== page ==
About this image
All Saints Church is said to be one of the smallest in England. This tiny church, or perhaps more properly, chapel, measures some 25ft by 26 ft, and has an aisle as well as a nave. It is attached to another building, a gabled Tudor house, as seen here. This house was once the Infirmary of Dale Abbey, together with its attached chapel. Following the Dissolution the infirmary eventually became the Blue Bell Inn, then a farmhouse. When an Inn, it is believed that the clergy used to dress in the Bar, and entered the chapel through a now blocked doorway. Before that, in the time of the Abbey, when the sick attended service they would enter the chapel using the outside staircase, and thence into the upper gallery. The nave itself has three pew benches and a small harmonium, the pulpit is in the far corner, behind the clerk's desk, which in turn is behind the small table which serves as the altar. As well as all this, there is a large chair, originally procured by Lord Stanhope as his bishop's 'throne', a box-pew and other beams, pews and screens. In the graveyard there is a series of tombstones cut by a local mason, which use the local stone, and are cut vigorously with a local flavour all to themselves. One has the carving of a serpent piercing a skull.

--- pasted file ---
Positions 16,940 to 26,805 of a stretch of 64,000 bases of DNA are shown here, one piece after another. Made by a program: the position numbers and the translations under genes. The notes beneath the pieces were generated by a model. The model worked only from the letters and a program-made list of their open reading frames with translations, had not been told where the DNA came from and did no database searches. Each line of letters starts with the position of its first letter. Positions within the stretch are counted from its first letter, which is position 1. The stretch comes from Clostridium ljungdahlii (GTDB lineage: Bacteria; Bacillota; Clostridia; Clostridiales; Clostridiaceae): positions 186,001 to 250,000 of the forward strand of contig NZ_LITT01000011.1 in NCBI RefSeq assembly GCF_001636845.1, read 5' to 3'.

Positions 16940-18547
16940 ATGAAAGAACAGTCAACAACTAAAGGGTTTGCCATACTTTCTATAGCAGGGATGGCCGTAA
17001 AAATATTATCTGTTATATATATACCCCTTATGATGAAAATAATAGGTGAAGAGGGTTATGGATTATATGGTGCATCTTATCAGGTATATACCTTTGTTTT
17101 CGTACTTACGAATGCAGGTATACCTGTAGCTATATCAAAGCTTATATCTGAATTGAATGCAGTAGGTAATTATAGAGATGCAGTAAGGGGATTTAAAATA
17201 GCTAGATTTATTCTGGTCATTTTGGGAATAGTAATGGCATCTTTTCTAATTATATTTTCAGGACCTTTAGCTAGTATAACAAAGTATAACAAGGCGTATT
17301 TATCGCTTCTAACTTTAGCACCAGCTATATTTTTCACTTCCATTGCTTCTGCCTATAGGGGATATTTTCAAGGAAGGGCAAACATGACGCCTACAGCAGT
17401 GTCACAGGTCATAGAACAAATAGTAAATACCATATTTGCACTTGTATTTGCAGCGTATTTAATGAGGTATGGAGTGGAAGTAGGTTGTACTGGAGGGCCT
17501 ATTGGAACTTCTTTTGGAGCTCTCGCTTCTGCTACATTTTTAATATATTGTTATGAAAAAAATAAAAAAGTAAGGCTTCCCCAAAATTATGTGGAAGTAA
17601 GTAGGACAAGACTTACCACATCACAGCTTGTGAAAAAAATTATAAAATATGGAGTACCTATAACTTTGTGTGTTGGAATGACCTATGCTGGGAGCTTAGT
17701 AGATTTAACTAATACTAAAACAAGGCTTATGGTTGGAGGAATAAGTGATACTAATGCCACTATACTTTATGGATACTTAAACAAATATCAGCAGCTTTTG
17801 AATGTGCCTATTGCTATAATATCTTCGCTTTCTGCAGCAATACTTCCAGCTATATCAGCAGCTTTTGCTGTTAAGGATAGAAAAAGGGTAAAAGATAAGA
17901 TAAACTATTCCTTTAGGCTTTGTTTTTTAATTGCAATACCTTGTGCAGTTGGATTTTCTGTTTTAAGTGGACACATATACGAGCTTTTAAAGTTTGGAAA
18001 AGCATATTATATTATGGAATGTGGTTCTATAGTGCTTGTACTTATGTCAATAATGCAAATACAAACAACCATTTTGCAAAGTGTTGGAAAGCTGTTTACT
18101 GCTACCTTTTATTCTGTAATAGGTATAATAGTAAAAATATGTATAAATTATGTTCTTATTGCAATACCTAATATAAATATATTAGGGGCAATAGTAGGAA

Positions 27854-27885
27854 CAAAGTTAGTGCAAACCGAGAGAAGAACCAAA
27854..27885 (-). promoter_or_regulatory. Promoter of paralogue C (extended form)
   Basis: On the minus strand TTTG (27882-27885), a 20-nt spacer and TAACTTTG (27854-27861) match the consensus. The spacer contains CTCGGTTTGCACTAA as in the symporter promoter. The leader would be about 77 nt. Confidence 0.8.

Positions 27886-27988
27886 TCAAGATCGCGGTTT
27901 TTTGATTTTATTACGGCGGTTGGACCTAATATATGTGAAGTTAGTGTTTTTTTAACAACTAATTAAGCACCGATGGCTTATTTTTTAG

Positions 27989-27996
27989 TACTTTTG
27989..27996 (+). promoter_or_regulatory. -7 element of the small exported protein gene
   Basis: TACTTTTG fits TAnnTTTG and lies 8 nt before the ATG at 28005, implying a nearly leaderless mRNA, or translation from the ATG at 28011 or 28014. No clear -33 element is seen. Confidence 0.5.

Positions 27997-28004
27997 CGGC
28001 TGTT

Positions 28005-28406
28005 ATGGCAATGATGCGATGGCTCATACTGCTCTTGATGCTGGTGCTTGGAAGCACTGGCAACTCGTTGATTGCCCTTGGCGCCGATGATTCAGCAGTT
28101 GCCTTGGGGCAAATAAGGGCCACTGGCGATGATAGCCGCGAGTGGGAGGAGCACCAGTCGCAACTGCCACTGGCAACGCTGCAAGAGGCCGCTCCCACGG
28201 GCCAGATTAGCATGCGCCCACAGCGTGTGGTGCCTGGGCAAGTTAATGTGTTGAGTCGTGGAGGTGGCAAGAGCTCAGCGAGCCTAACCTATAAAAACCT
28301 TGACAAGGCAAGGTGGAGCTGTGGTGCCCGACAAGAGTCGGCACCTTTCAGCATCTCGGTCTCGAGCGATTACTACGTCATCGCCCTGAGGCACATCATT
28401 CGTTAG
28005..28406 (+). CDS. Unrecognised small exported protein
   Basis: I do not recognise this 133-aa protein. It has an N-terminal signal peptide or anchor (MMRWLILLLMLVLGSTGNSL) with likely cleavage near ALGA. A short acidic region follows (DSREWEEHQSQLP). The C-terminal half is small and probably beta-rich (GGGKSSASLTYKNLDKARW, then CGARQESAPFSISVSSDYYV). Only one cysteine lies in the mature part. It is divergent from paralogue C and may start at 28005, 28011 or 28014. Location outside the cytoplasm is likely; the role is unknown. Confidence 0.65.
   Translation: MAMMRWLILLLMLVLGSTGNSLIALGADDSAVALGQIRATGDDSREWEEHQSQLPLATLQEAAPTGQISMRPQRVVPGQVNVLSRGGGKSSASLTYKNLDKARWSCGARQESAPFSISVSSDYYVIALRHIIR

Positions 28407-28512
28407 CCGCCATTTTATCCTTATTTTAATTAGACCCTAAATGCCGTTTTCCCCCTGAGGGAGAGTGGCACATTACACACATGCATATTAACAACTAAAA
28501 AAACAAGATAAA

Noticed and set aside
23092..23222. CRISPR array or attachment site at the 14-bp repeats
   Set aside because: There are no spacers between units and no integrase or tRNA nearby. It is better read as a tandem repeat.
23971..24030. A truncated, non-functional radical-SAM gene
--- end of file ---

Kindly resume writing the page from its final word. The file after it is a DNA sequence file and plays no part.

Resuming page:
There is a Chronicle, still readable in the British Library, dating from 14th century and dictated by Matilda de Salicosa Mara who remembered hearing of the events from people there when they happened, that states in the 12th century a baker saw a vision in which he was told to leave his work and his home and become a hermit in Depedale (the old name for the area). Having done so a knight took pity on him and paid for the building of a chapel. Further, a woman, known as the 'Gome of the Dale', subsequently took pity on him, extended the chapel and persuaded her nephew to found an abbey nearby. There are some remains of this Abbey, including the famous arch of the east window, and the old Infirmary and Chapel, as well as footings and small lumps of pillar bases. There are also some artefacts in the site museum, located in the grounds of nearby Abbey House. Incidentally the site museum was erected in 1878, which makes it one of the first site museums ever, anywhere, and it's a registered Ancient Monument in its own right. (Additional information very kindly supplied by Ruth Allen).
This view is looking south. It shows the church and house prior to their rebuilding in 1880-81 at which time the latter lost its thatched roof.